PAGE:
Surgical pain

Surgical pain(1) is a universal phenomenon affecting all patients in the intraoperative and postoperative period. Pain is defined by the International Association for the Study of Pain (IASP) as an “unpleasant sensory and emotional experience associated with actual or potential tissue damage(2).
From this definition we see that pain is a perception, not really a sensation, in the same way that vision and hearing are. It involves sensitivity to chemical changes in the tissues and then interpretation that such changes are harmful. This perception is real, whether or not harm has occurred or is occurring. Cognition is involved in the formulation of this perception. There are emotional consequences, and behavioral responses to the cognitive and emotional aspects of pain(3).
Apart from an agonizing sensory experience associated with acute pain, it has several deleterious effects on the physic and the psyche of the sufferer. An anticipation of these effects combined with a humanitarian urge to relieve pain, play a pivotal role in provision and optimization of postoperative analgesia. (4)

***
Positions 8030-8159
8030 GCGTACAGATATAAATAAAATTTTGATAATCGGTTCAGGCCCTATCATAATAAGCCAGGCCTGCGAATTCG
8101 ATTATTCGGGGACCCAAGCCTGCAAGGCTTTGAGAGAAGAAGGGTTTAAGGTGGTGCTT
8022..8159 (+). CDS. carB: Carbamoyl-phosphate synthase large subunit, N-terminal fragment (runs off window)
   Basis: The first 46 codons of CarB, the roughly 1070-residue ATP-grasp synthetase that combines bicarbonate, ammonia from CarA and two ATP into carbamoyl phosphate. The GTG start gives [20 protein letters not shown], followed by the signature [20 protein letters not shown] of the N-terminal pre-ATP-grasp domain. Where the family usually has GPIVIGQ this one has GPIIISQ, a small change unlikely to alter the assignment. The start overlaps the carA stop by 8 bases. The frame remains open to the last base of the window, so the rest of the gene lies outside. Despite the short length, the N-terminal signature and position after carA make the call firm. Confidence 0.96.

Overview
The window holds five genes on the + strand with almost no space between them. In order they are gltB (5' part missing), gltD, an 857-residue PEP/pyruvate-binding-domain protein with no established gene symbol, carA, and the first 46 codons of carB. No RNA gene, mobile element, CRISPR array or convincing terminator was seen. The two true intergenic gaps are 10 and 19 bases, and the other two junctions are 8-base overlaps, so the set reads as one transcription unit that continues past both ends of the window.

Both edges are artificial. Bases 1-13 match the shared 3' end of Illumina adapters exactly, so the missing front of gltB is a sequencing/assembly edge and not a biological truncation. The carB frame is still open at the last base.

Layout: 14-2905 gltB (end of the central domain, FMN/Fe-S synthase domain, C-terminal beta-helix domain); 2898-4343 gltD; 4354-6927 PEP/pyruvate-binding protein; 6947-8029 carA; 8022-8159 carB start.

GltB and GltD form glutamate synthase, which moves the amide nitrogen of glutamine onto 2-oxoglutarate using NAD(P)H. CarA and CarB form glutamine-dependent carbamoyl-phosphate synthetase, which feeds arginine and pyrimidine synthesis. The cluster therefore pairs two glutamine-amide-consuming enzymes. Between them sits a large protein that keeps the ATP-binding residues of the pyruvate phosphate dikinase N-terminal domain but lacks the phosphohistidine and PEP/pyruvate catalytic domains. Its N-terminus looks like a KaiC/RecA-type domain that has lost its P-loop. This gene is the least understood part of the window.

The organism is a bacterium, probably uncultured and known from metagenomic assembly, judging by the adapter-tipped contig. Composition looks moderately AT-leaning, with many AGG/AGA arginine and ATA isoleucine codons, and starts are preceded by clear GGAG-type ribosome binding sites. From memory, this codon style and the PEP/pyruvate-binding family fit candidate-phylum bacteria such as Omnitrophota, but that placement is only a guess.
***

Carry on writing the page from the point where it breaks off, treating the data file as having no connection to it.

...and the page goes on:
Ineffective postoperative pain management can result in a significant dysfunctional complication in substantial number of organ system which may progress to organ damage and even failure.
Consequences of poor pain control

Postoperative pain can affect all organ systems including:
1. Respiratory system (5-8)
Respiratory complications are considered the most common and most important effect of pain associated with abdominal or thoracic surgeries. The pattern of ventilation is characterized by small tidal volume, high inspiratory and expiratory pressures, decreased vital capacity, decreased functional residual capacity, and decreased alveolar ventilation.
These are associated with considerable impairment of pulmonary gas exchange leading to hypoxemia and hypercapnia. Also, the patient is unable to cough and clear secretions which contributes to lobar or lobular collapse. Infection often follows this situation leading to pneumonia.

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2. Cardiovascular system (9-11)
Severe acute pain results in sympathetic over activity with increase in heart rate, peripheral resistance, arterial blood pressure, and cardiac output.